The largest of the Northern California wildfires — the Tubbs, Atlas, Redwood and Potter fires — spread across wine country on the night of Oct. 8, forcing some Occidental students’ friends and families to evacuate. According to news reports, strong winds over 50 mph, the late timing of the blazes (which started between 9 p.m. and 11 p.m.) and ample dead vegetation were some suspected accelerants of the wildfires. State and local authorities stated that the fires left 17 people dead on the first night and pushed 20,000 residents to evacuate. Recent estimates confirmed that the fires killed 42 people and destroyed 8,400 buildings, making it the deadliest series of fires in California history.
Francisco Hudson (first year) lives in Berkeley, about an hour and a half from Santa Rosa, California. Although Hudson did not return home for fall break, he said his grandparents, aunts, uncles and cousins live in Santa Rosa. They received an evacuation warning at night and did evacuate, although their house did not burn.
“My cousins took some videos on a Snapchat story of just driving through completely destroyed neighborhoods that I recognize. I recognize the roads, but the houses were just gone. It looked like a wasteland,” Hudson said.
According to Hudson, the declining air quality from the fires physically affected his family in Berkeley. Conditions got to the point where the local government advised residents to wear masks outside. Hudson said that hearing about these conditions was striking, as before the fires he had only heard of natural disasters on the East Coast.
According to Hudson, his family told him that the sky was red and there were no birds out.
“It was oddly quiet. It made me feel a little vulnerable because you never think that natural disasters will affect you. If my home was destroyed, I don’t know how I would deal with that. The fact that my little sister might be breathing bad air quality, because they won’t even close down the schools — that just didn’t feel great,” Hudson said.
Hudson said that neighborhood restaurants were giving free food to people in the neighborhood.
“It honestly looked like it was a war zone. It was just rubble that fire was burning out of, there were burnt trees and it was very hazy. It felt really ominous. It looks like a zombie movie or something,” Hudson said.
Corrie McKee (sophomore) has friends, family and a new home in Loma Rica, California. She said that her parents, grandfather and dog evacuated their house.
“They all woke up one morning and they heard some sounds. My dad went outside and saw the light of the fire, and then they had to hurry to pack up the car and leave the house and go to this gas station, and everyone was going there [the gas station] that had to evacuate,” McKee said.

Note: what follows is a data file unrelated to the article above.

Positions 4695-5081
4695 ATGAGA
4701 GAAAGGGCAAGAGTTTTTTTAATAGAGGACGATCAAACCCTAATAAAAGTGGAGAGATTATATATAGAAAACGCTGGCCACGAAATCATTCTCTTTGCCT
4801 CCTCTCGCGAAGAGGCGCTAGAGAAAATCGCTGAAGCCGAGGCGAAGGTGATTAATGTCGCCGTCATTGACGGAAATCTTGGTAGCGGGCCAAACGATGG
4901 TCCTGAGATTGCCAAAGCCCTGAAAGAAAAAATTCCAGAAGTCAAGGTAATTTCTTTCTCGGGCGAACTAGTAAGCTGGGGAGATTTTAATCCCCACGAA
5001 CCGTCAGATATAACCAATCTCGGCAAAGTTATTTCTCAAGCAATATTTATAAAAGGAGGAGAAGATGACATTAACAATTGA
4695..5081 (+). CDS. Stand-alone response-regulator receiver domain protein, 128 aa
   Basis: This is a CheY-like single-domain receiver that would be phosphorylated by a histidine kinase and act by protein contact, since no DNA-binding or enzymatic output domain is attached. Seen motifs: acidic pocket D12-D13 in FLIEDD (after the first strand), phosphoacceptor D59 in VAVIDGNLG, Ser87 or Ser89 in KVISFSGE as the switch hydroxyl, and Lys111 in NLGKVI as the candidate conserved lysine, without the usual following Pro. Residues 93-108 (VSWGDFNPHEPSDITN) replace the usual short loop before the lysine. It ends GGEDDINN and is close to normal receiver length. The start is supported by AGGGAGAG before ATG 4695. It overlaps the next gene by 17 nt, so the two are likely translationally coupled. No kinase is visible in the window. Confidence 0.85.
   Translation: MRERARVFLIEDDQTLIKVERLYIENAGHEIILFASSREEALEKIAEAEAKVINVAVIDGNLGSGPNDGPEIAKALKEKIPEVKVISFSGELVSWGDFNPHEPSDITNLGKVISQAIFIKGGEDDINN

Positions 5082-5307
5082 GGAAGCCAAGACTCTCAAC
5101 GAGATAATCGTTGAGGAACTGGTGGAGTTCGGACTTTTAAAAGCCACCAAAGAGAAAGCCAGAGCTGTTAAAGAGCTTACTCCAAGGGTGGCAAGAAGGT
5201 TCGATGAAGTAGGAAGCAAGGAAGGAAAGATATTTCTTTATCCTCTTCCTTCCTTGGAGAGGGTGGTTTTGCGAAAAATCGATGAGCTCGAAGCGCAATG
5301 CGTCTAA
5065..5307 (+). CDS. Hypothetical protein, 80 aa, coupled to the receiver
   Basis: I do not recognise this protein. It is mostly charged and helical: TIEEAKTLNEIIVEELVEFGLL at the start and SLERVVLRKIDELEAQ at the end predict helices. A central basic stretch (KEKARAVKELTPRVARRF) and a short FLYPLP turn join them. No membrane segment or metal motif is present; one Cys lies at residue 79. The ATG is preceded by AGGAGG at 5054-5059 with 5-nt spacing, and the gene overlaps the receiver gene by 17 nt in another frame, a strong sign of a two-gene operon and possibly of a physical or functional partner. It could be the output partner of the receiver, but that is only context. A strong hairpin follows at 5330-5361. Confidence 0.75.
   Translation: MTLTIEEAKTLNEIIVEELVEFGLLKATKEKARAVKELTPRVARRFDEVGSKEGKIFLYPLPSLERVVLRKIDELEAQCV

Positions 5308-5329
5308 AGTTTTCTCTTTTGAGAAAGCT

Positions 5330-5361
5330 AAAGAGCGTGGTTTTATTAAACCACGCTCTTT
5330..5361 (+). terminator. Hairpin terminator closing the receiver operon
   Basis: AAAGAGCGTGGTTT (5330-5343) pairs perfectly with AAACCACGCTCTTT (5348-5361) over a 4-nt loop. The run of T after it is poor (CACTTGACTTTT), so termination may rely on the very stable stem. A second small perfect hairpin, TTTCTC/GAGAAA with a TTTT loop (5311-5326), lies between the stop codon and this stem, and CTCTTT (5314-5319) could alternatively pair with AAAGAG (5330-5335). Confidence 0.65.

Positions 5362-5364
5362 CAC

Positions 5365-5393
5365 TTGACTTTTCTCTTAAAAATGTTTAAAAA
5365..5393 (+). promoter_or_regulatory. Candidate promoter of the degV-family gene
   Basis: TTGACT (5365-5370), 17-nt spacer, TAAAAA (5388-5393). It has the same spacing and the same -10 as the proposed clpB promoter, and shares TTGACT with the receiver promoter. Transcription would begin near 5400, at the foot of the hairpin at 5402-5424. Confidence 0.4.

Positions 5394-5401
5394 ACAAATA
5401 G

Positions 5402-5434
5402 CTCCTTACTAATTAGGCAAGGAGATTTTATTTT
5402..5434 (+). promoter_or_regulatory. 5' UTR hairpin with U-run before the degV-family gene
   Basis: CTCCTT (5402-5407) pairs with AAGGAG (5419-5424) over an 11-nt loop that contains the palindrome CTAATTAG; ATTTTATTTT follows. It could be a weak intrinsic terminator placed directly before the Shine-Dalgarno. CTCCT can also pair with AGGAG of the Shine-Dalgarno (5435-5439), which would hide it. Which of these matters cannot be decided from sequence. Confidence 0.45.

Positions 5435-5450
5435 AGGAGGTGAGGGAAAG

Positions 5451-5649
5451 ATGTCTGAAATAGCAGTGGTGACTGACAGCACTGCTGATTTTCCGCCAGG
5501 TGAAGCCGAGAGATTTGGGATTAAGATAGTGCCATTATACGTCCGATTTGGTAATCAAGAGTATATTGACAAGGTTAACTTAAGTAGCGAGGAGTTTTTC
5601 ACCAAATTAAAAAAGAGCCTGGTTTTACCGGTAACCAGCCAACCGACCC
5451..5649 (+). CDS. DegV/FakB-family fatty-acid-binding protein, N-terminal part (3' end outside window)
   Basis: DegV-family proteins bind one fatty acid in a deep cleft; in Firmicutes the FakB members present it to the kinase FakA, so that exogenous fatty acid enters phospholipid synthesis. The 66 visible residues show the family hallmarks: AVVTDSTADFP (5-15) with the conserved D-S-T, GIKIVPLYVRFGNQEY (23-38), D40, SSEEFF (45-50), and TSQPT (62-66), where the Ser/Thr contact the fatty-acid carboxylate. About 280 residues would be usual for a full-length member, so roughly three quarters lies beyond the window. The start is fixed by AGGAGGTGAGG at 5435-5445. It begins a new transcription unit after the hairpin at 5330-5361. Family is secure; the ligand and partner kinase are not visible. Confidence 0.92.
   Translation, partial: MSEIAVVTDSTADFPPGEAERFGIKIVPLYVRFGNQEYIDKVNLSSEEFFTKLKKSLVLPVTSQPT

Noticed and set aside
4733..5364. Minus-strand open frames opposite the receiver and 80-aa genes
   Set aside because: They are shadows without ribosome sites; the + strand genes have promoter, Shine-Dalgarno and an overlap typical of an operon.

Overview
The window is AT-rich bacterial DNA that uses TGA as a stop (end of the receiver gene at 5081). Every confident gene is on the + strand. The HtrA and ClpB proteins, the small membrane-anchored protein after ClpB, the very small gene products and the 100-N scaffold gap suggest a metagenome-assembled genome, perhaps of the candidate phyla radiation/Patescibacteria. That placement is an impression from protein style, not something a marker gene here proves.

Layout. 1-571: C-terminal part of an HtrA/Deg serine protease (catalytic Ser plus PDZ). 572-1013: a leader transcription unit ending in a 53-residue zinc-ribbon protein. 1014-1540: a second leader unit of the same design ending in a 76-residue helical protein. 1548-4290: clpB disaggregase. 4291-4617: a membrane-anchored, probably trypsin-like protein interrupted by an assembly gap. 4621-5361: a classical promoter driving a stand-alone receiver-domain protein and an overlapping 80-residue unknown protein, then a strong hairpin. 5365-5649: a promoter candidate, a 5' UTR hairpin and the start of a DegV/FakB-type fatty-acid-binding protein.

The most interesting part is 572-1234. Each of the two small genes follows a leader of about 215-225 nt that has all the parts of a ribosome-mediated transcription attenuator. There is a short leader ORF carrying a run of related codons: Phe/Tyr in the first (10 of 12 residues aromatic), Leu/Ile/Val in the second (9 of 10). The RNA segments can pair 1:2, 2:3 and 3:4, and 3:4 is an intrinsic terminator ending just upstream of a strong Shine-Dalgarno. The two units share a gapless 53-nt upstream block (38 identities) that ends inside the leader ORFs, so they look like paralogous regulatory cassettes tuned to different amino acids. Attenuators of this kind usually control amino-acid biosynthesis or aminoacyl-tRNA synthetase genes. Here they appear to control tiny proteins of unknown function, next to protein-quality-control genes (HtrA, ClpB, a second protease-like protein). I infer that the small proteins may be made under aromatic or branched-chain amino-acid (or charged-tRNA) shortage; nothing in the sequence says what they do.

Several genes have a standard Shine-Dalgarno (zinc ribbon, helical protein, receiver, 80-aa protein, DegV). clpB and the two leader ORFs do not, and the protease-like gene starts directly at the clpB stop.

According to McKee, her family did not get the evacuation warning because they are new to the area. She said that they could not go back for two to three days until the road opened up again. Although the fires did not damage their house, the houses across the street were starting to burn.
“There was this one pizza place [Pizza Roundup] that stayed up and people were surprised, because everywhere around it was burned,” McKee said.
McKee said being on campus while her family and town faced the fires was difficult. She said that she constantly called her parents and checked the news throughout the day.
“It was seriously the most stressful thing ever,” McKee said.
The college was supportive during these times, according to McKee. She said that her volleyball coach asked her if she wanted to meet with anyone in Emmons Wellness Center or with the coach herself.
Erica O’Neal Howard, senior associate dean of students, sent an email to students on behalf of the Dean of Students’ Office Oct. 10, expressing the college’s support for those affected.
Rob Flot, vice president for student affairs and dean of students, said that staff members in the Dean of Students Office make themselves accessible as a support center for students, especially during times like these.
“Whenever there is a natural disaster anywhere in the U.S. or anywhere in the world where we might have students, we want to reach out to students who may be affected to let them know we’re aware of the situation and to let them know there are resources on campus,” Flot said.
Flot said that affected students are welcome to come into his office to have a conversation regarding the disaster, but more serious cases might involve other campus resources. According to Flot, his office is always keeping up with disasters that may be affecting students’ homes.
“We did the same thing for the hurricane of Houston, for the hurricane tropical storm that went through Puerto Rico and in the East Coast of the U.S. If there was a blizzard in New York or a tornado in the Midwest, we would do the same. What we typically do is say, ‘hey, where’s the region,’ and pull a list of students whose area codes match that area,” Flot said.